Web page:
While waiting for the rally to begin, we were entertained by various musical acts, entertainers and local media personalities. These kept things moving very swiftly.
At sharp we could see the papal motorcade arrive at the front of the seminary on the two “jumbo-tron” monitors on the sides of the stage. The first event was held inside the chapel. There the Holy Father blessed several children suffering with severe disabilities and their caregivers. It was a moving service which provided a glimpse of what we might expect when we had our opportunity to be graced by his Holiness’ presence. Pope Benedict XVI showed a side of him that few have seen. He was deeply moved by the children and their afflictions. He slowly walked around the chapel, taking his time to greet, bless and embrace the children.
At sharp (he is German, you know) the pope-mobile picked up His Holiness in front of the chapel for the short ride to the lower field. The crowd, now 25,000 strong yelled and shouted with excitement as this remarkable man closed in on the stage. He circled the perimeter of the field in his vehicle, waving and blessing all he encountered.
Just a few minutes later, as the organist played a moving prelude the Holy Father appeared, emerging from the rear of stage left to the roaring of the assembled. We all waved our yellow or white hankies (the colors of the Catholic flag) and he held his wide arms in a welcoming gesture. Here is where the Holy Father improvised from the script.
The crowd was so raucous and excited to see and eventually hear from him that he could not sit down. Instead he came down the stage and moved out on the two wings of the stage getting up close and personal to the throng assembled. It was an incredible moment. To me (and I’m sure most others) the Holy Father expressed his love for us as he slowly moved along the outskirts of the stage, waving, smiling and resonating his joy.
Once he made it back to his magnificent throne specially made for the event, he was serenaded with song and presentations by representatives of the youth gathered at the assembly. Again he went off script, choosing to rise and embrace all of the youth who spoke or appeared on stage. It was a moving moment and many tears were shed as His Holiness genuine love for humanity, especially the young, beamed through.
About half way through the two-hour event, His Holiness gave a reflection. His talk focused on how the saints exemplify what it means to be Disciples of Christ. How Jesus Christ is the truth and should inspire us all to proclaim Him as the way, the truth and the light of salvation to all we encounter. He warned against false ideologies, including moral relativism and materialism. He especially exhorted the young people to pursue prayer and silent dialogue with the Lord. Pope Benedict assured us that with a disciplined life of prayer we could regularly enter into meaningful dialogue with our Lord Jesus Christ.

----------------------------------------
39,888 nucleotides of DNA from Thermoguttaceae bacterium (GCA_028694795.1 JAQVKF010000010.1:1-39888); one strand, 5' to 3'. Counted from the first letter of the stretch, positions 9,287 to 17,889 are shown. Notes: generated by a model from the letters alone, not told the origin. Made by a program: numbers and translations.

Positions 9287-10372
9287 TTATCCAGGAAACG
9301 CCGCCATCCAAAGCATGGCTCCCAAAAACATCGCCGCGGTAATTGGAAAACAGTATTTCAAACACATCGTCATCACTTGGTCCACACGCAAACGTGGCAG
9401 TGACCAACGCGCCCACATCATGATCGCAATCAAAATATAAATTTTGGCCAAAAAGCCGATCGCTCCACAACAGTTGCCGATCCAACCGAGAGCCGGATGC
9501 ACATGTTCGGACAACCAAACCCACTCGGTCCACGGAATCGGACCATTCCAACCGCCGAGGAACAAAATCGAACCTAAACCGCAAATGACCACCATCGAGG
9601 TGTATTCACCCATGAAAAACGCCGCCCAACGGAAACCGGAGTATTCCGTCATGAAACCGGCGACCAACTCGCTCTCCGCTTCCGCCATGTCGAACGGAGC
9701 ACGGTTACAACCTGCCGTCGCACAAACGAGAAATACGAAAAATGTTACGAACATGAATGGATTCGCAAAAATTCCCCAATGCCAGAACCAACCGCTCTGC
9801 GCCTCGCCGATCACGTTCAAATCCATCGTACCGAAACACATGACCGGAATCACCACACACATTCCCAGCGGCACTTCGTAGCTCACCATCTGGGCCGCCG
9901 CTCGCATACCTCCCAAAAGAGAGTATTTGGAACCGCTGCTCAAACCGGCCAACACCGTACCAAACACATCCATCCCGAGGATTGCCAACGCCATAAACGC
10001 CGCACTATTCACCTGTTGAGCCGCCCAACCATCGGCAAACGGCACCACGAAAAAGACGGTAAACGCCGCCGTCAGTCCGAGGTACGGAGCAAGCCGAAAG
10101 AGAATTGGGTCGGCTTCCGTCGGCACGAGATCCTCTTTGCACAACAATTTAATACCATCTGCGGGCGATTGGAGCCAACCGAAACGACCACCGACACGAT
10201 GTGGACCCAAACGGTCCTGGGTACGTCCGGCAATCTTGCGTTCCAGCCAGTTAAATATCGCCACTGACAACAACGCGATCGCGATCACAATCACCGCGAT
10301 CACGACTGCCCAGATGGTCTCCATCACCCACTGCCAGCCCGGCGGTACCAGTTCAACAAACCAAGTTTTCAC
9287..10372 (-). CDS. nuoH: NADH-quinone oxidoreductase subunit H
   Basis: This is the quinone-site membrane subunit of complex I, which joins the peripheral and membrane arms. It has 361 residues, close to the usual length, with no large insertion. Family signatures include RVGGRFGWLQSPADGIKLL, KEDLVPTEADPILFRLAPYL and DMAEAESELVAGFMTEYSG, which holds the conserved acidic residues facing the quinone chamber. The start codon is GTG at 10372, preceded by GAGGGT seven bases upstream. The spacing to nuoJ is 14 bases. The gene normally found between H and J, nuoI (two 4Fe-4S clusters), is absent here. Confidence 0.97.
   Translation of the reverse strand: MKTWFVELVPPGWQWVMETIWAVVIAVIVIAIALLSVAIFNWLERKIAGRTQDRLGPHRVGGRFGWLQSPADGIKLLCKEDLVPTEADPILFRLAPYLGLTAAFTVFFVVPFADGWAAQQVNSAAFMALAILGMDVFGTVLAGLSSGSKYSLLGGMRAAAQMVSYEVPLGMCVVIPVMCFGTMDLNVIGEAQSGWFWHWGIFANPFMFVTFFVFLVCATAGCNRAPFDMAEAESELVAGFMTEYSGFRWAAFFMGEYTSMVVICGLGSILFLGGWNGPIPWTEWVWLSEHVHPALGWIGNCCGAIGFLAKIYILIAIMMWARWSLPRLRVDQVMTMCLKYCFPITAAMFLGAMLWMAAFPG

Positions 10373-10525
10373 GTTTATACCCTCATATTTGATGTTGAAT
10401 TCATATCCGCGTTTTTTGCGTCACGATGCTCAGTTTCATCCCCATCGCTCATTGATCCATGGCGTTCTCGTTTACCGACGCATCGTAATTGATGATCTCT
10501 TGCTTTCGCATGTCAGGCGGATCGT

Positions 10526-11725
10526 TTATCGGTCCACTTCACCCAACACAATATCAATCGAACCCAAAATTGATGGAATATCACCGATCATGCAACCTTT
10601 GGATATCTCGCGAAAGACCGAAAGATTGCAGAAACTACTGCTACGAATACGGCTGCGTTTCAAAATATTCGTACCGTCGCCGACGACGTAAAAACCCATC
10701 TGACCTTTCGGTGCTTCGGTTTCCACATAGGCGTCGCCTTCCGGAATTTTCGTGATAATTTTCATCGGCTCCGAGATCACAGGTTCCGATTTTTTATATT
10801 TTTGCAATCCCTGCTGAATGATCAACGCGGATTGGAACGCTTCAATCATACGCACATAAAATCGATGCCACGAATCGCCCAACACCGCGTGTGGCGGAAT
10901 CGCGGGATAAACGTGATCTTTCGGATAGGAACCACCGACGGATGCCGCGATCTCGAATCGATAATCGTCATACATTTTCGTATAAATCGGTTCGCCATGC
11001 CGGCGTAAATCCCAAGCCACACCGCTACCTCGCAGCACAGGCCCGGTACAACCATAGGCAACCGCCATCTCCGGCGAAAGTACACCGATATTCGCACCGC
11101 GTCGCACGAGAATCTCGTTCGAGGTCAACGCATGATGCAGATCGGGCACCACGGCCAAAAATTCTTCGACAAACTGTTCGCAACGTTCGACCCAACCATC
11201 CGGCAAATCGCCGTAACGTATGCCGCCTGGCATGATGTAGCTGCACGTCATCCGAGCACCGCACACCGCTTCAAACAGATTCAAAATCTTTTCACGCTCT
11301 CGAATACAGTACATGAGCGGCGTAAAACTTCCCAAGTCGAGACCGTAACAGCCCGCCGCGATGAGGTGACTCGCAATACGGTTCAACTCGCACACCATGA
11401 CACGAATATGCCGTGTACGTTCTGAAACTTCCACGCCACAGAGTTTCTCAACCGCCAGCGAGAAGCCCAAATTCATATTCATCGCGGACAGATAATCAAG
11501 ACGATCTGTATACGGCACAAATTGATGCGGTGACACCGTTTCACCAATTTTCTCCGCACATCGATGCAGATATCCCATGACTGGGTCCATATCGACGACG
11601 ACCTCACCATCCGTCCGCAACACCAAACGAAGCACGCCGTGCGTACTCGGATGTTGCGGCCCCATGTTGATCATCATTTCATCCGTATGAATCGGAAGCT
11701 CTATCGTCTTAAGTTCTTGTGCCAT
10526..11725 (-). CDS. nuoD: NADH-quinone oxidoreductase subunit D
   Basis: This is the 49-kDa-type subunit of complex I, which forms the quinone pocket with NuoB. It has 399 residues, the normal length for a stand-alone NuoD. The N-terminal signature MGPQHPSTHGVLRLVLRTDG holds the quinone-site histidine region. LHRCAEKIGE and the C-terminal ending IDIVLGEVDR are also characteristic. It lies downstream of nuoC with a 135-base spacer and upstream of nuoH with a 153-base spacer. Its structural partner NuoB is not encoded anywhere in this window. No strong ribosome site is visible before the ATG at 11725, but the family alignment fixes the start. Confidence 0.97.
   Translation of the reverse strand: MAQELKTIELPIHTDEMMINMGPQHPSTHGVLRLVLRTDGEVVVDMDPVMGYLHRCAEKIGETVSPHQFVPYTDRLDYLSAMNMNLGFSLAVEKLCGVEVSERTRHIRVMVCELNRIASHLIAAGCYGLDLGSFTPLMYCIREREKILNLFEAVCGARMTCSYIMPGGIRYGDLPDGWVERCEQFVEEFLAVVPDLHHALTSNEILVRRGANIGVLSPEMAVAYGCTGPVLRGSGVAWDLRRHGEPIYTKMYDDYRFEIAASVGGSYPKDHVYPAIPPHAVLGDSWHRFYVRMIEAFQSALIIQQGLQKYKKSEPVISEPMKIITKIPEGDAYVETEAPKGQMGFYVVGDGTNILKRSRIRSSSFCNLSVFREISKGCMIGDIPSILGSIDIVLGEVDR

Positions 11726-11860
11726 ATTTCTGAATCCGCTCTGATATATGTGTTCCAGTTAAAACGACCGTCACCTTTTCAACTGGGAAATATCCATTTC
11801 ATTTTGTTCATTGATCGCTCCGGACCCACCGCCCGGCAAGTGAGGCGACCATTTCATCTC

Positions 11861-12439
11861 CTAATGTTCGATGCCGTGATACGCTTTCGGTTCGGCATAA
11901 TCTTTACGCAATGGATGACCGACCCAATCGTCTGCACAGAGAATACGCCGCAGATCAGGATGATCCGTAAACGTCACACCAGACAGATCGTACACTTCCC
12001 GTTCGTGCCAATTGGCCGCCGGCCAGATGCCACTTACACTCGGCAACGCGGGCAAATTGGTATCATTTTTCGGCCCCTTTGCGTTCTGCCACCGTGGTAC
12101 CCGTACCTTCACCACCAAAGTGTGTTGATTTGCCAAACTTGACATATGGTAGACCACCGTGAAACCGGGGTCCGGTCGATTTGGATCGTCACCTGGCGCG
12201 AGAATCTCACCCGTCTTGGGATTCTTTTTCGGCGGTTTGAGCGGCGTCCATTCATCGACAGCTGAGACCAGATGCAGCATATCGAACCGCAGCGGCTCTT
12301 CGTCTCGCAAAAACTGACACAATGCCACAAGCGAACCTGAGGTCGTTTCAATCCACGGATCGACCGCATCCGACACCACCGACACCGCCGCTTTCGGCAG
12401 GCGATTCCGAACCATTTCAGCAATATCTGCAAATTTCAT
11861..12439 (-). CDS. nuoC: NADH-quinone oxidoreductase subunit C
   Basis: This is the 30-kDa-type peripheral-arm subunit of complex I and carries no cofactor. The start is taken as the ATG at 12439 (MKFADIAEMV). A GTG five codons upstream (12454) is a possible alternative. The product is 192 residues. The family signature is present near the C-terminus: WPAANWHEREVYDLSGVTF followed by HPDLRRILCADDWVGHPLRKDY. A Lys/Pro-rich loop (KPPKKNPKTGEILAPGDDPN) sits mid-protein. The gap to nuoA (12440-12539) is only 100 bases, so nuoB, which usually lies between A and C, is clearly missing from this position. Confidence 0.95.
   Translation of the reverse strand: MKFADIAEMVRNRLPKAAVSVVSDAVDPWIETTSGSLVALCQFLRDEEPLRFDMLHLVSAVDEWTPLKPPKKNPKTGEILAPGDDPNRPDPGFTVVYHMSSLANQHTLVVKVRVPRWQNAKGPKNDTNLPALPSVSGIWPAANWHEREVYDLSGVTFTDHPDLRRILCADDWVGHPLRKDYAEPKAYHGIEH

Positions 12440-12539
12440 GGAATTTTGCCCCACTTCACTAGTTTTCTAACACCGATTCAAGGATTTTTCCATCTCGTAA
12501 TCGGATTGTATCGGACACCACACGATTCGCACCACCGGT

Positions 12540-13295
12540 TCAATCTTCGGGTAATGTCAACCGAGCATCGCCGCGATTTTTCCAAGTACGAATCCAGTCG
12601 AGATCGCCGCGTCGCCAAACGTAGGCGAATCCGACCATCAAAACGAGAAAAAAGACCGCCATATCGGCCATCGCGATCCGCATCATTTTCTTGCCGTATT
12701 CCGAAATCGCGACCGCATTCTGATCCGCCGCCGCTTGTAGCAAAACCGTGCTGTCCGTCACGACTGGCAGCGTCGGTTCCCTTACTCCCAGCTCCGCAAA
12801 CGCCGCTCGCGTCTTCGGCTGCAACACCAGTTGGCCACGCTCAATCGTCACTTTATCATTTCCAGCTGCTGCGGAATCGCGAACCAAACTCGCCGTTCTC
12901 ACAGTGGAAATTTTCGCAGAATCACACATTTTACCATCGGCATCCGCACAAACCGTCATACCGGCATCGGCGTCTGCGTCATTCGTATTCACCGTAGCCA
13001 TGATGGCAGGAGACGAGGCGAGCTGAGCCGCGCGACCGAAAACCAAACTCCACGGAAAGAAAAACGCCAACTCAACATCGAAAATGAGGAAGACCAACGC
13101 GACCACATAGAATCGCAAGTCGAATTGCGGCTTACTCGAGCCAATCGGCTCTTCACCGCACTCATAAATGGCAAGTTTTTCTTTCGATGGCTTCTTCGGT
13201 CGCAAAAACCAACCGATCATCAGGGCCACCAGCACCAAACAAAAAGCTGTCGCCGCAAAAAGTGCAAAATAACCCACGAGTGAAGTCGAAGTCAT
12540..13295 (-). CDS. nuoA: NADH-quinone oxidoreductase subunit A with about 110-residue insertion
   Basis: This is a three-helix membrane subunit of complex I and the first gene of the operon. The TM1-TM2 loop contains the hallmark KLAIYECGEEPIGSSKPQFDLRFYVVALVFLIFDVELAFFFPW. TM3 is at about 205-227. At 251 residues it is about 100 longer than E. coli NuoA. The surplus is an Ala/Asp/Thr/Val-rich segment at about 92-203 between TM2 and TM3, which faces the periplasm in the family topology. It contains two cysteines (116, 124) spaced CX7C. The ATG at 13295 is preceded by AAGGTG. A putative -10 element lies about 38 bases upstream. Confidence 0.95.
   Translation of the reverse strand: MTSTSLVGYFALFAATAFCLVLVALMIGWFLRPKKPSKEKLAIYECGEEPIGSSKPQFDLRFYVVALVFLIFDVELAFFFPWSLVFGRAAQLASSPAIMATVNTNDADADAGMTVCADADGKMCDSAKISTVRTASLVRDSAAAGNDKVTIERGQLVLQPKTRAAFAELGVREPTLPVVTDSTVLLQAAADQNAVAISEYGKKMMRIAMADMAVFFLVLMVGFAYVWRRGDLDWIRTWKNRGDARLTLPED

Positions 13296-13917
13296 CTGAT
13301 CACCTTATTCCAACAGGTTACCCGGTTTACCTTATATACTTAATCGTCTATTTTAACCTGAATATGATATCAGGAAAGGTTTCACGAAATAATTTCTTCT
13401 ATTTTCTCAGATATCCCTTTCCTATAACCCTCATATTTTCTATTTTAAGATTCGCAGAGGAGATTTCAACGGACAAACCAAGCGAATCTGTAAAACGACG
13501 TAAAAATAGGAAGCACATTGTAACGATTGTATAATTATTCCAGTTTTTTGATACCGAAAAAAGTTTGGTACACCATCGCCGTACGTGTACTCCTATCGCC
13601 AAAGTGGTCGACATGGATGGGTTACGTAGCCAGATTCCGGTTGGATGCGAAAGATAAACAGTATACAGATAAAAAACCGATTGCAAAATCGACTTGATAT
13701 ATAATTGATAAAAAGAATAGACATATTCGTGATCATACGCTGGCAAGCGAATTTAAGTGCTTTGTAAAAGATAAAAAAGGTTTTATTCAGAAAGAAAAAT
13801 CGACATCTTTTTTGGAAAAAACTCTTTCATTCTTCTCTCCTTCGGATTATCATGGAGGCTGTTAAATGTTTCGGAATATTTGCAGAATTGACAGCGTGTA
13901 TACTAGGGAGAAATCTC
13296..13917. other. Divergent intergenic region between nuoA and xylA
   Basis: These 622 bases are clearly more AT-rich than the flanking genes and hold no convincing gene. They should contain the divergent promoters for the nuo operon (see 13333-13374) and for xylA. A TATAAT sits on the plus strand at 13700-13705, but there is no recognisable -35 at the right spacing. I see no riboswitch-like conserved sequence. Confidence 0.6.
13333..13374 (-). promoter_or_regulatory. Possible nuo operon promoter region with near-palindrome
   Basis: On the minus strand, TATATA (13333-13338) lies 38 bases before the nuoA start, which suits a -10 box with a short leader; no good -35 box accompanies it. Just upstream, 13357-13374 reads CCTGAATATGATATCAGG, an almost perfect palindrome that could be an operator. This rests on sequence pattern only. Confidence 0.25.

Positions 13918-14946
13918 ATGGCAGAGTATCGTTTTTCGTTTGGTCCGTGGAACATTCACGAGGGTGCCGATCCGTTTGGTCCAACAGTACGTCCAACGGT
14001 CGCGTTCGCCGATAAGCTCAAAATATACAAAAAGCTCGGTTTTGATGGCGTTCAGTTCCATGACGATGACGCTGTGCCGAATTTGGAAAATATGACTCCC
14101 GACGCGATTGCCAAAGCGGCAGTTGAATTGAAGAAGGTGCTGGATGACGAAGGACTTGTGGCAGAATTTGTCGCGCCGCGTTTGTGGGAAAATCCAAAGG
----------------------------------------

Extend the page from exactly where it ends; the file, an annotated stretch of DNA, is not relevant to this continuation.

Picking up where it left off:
He made a strong statement about relativism. He defined it as “a false truth which alleges that everything has an indiscriminate value and claims to assure freedom and liberate conscience.” The Pope stated correctly that this flawed ideal instead can mislead us into despair and addiction. He proclaimed “truth is not an imposition, or a set of rules, instead it is the discovery of the One who never fails us; the One who we can always trust. The truth is a person: Jesus Christ.” At this moment, the great silence that fell upon the thousands gathered when His Holiness began to speak changed into an affirmative roar of applause and vocal affirmation!
After the Pope finished his remarks, we sang the Litany of the Saints, in tribute to the community in heaven the surrounds us in prayer. Soon the rally would be over.
Before imparting the Apostolic Blessing, the Pope had one more impulsive action in him. He again came down the ramps on either side of the stage to greet the crowds. This time he really paused and slowly moved around the wings to greet us. At this time I was able to look into his eyes for a good while. His smile resonated joy and his eyes expressed the love that is deep within his heart for all of us: the flock he shepherds. It was a moving moment that I will never forget.
Pope Benedict waved goodbye and blessed us from the throne. The pope-mobile took him back to the front of the seminary after he again circled the outskirts of the field. It was the completion of a memorable day of joyful hope and anticipation of a most excellent visit from the Supreme Pontiff of the Roman Catholic Church, His Holiness, Pope Benedict XVI, the successor of St. Peter, the Vicar of Christ on earth. Our Holy Father did not disappoint!
For more information, follow this link to video streams of all the Papal events:
Or for the text of his homilies and speeches:
Interview with Newsday, republished by AARP
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Yours in Christ,
Dennis Anthony Suglia